In Thailand, the sea life is infinitely ungrateful. It is well-fed by tour guides, fiercely harbored by environmental groups, lauded as the subjects of countless worshipful travelogues, documentaries, photographs and paintings … and yet it only seeks to harm. Witness: several bleeding fellow tourists, their flesh shredded by the soft coral lurking beneath the aquamarine waters. Witness, too, my own legs which were bitten by one or two yellow-and-black stripey tropical fish. We snorkeled between jagged, forest-capped cliffs, our speedboat flanked by lazy longboats. My mask, too loose, afforded me only several seconds of ecstatic gazing at the fish and coral below; brief, gasping seconds that I considered well worth it each time I stuck my head beneath the surface. Our vessel captain delighted in hurling bits of bread into the clots of snorkeling tourists in order to lure a swarm of hungry, snapping fish. This is how I got bitten and, thus, leapt out of the water and back into the boat with my legs touching only air.
Witness, too, Pepper’s foot. She did not deem it necessary to actually take pictures so I cannot actually allow you witness it but I invite you to consider it all the same.
We swam off Poda Beach in turquoise water that felt like soup, shot through time and again with deliciously cool currents. We swam out to where we could no longer touch and, after treading the water that cooled our sunburned limbs, we paddled back into shore. I skipped on my toes, unwilling to touch anything that was alive or inherently harmful. I made jokes – told Pepper about my father’s somewhat recent unfortunate encounter with a jellyfish.
“Try not to step on anything, then,” Pepper said wisely. Then, beside me, she yelped.
There had been something sharp on the sea floor, she explained breathlessly, and she had just stepped on it. The pain wasn’t subsiding and, confused, she thrust her foot up to the light. We both peered – the sea-puckered white sole of her small foot was now decorated with a constellation of several small blue-tinted dots that appeared to be embedded just beneath her flesh.
I swallowed. “Pepper,” I said. “This might seem like an importune time to ask, but … you didn’t by any chance have those little blue dots in your foot before, did you?”
“Sea urchin!” declared our vessel captain once he’d been brought to the scene, where Pepper could no longer stand due to the pain.
“Fifteen minutes – you feel better. Is okay!” he declared to our relief and began to systematically whack her foot with a snorkel he had armed himself with – to release the hooks and the poison, he explained. Poison? Fantastic. Nearby, hovered another passenger who hopefully added that urine could also help. Though Pepper was in terrible pain and we had both seen the jellyfish episode of Friends (an irrefutable source of knowledge, to be sure), we met his suggestion with silence. The fellow passenger suggested urine again; two times; three times; four times, he suggested someone urinate on Pepper’s foot.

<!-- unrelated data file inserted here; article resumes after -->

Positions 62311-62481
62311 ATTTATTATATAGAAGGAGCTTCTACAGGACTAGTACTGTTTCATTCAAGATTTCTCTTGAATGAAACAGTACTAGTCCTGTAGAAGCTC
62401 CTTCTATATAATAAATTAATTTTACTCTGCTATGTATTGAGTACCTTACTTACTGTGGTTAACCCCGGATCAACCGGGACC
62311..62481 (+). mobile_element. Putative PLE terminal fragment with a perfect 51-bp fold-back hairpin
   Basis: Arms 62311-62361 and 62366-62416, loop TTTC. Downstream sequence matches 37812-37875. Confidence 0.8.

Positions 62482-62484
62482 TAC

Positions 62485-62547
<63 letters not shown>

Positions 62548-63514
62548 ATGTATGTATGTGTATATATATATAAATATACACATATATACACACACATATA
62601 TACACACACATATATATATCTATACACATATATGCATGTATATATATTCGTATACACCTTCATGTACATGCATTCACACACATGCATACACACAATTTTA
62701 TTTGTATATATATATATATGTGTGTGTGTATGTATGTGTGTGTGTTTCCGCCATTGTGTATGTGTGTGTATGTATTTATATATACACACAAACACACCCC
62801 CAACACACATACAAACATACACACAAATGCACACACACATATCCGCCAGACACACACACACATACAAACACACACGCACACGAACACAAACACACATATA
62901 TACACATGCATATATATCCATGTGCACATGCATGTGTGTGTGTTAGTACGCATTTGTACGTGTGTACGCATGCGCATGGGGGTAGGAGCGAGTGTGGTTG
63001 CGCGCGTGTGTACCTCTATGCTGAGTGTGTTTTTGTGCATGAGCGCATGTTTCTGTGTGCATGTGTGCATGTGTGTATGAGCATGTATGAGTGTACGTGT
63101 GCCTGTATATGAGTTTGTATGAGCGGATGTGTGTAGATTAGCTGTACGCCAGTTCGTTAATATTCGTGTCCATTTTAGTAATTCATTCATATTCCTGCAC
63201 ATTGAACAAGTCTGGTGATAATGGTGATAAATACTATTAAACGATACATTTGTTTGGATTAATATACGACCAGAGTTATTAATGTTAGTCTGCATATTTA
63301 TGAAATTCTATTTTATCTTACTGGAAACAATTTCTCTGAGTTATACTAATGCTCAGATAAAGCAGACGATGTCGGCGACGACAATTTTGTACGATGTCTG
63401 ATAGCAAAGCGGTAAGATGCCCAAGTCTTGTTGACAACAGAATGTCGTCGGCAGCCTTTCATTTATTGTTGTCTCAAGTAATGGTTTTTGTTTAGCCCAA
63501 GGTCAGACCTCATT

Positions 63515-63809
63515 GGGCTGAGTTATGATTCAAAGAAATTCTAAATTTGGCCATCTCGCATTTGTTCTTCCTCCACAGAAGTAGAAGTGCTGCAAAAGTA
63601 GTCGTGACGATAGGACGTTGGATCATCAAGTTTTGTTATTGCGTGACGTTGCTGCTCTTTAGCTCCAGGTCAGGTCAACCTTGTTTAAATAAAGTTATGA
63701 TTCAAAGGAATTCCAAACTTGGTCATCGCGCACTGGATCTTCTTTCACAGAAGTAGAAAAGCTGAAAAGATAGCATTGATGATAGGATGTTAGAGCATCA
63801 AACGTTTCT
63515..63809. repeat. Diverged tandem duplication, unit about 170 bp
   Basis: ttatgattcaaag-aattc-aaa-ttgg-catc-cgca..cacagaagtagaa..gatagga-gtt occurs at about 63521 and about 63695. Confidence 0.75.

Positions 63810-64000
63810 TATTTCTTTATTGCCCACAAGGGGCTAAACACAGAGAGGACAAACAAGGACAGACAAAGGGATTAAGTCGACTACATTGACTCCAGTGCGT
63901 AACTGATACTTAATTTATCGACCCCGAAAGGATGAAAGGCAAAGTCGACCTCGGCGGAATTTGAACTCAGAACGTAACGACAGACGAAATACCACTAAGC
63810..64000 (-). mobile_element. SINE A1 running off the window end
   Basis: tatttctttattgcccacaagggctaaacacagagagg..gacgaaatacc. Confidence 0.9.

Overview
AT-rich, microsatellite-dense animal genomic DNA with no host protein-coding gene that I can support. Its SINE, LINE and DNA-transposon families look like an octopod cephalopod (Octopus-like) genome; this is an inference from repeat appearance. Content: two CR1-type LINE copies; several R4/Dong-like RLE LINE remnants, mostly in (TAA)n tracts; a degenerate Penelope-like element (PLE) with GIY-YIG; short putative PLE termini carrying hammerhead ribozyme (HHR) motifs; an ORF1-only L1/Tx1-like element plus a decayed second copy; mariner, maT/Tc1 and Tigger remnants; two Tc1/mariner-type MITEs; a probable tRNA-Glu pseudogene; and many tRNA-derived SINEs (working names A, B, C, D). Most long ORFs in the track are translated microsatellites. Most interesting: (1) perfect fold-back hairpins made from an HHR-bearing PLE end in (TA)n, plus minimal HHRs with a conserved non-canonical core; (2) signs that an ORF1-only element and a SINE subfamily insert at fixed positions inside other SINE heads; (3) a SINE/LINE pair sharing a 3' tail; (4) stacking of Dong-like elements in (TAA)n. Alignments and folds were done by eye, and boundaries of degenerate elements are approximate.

“Have you got to go?” I asked gently the third or fourth time he mentioned peeing. He laughed and shook his head, and everybody’s legs stayed shut, aside from our sea vessel captain’s – he had sat himself down on the shore with his legs spread on either side of Pepper to anchor himself against the crashing tide.
“Oh my boy!” he cried each time a new wave had splashed over Pepper and into his lap, through the open ends of his swim trunks. With his free hand, he frantically tried to splash the water back to its original depths, but he was unable to keep the cold water and sand from swirling into his trunks. Pepper and I discussed, later, the origins of this strange, passionate elocution of “Oh my boy.” Was our Thai captain, I hypothesized, confusedly combining the popular English cries of “Oh boy” and “Oh my god”? Or was he crying out on behalf of his boy, which was being repeatedly pelted by itchy sand and unwillingly dipped into chilly water as he attempted to rescue Pepper from the sea urchin’s attack? Even after much debate, we are still somewhat divided on this front.
After 15 minutes, Pepper did begin to feel better, just as our new Thai friends had promised. The constant rain of snorkel whacks had numbed her poor foot and the tall, stout, burly captain’s story of his own recent sea urchin attack – resulting in his tears and a Thai shower, courtesy of a female friend – was a refreshing and welcome delight. Pepper popped an ibuprofen and, the danger and fright over, we were able to marvel at her foot – slightly swollen and with tiny black spikes protruding from the blue dots.
On the boat back to Ao Lang Beach, our fellow passengers sat with their wounds daubed in orange merchurochrome and Pepper’s foot lay propped up to help alleviate the swelling. My legs still retained the memory of those tiny, nipping little mouths and the lot of us on the boat suffered various degrees of sunburn. Our urine advocate sat silently, limp and salt-soaked like the rest of us.
The irony, of course, was that back on the shore, both Pepper and I really had needed to go.